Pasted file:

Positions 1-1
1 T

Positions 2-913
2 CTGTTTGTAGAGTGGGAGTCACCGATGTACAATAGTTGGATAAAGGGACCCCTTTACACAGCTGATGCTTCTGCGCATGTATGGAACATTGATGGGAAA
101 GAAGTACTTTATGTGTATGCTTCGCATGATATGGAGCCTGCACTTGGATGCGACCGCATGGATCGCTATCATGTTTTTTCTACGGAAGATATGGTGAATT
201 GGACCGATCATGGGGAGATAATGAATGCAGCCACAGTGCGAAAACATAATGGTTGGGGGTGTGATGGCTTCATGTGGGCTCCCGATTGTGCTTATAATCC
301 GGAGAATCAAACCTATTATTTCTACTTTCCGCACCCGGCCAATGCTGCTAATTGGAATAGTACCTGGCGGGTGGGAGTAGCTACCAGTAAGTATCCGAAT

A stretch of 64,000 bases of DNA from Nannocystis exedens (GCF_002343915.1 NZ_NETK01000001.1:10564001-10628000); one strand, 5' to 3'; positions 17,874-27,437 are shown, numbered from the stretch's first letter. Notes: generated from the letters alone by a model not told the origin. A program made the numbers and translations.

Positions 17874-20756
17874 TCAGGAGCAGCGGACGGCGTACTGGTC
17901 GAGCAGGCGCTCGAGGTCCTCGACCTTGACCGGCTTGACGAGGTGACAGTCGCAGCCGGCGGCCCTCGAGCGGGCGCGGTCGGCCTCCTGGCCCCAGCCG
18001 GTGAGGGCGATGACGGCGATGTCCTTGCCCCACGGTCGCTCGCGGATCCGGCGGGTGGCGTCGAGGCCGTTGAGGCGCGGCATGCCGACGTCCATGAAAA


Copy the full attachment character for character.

Positions 1-1
1 T

Positions 2-913
2 CTGTTTGTAGAGTGGGAGTCACCGATGTACAATAGTTGGATAAAGGGACCCCTTTACACAGCTGATGCTTCTGCGCATGTATGGAACATTGATGGGAAA
101 GAAGTACTTTATGTGTATGCTTCGCATGATATGGAGCCTGCACTTGGATGCGACCGCATGGATCGCTATCATGTTTTTTCTACGGAAGATATGGTGAATT
201 GGACCGATCATGGGGAGATAATGAATGCAGCCACAGTGCGAAAACATAATGGTTGGGGGTGTGATGGCTTCATGTGGGCTCCCGATTGTGCTTATAATCC
301 GGAGAATCAAACCTATTATTTCTACTTTCCGCACCCGGCCAATGCTGCTAATTGGAATAGTACCTGGCGGGTGGGAGTAGCTACCAGTAAGTATCCGAAT

A stretch of 64,000 bases of DNA from Nannocystis exedens (GCF_002343915.1 NZ_NETK01000001.1:10564001-10628000); one strand, 5' to 3'; positions 17,874-27,437 are shown, numbered from the stretch's first letter. Notes: generated from the letters alone by a model not told the origin. A program made the numbers and translations.

Positions 17874-20756
17874 TCAGGAGCAGCGGACGGCGTACTGGTC
17901 GAGCAGGCGCTCGAGGTCCTCGACCTTGACCGGCTTGACGAGGTGACAGTCGCAGCCGGCGGCCCTCGAGCGGGCGCGGTCGGCCTCCTGGCCCCAGCCG
18001 GTGAGGGCGATGACGGCGATGTCCTTGCCCCACGGTCGCTCGCGGATCCGGCGGGTGGCGTCGAGGCCGTTGAGGCGCGGCATGCCGACGTCCATGAAAA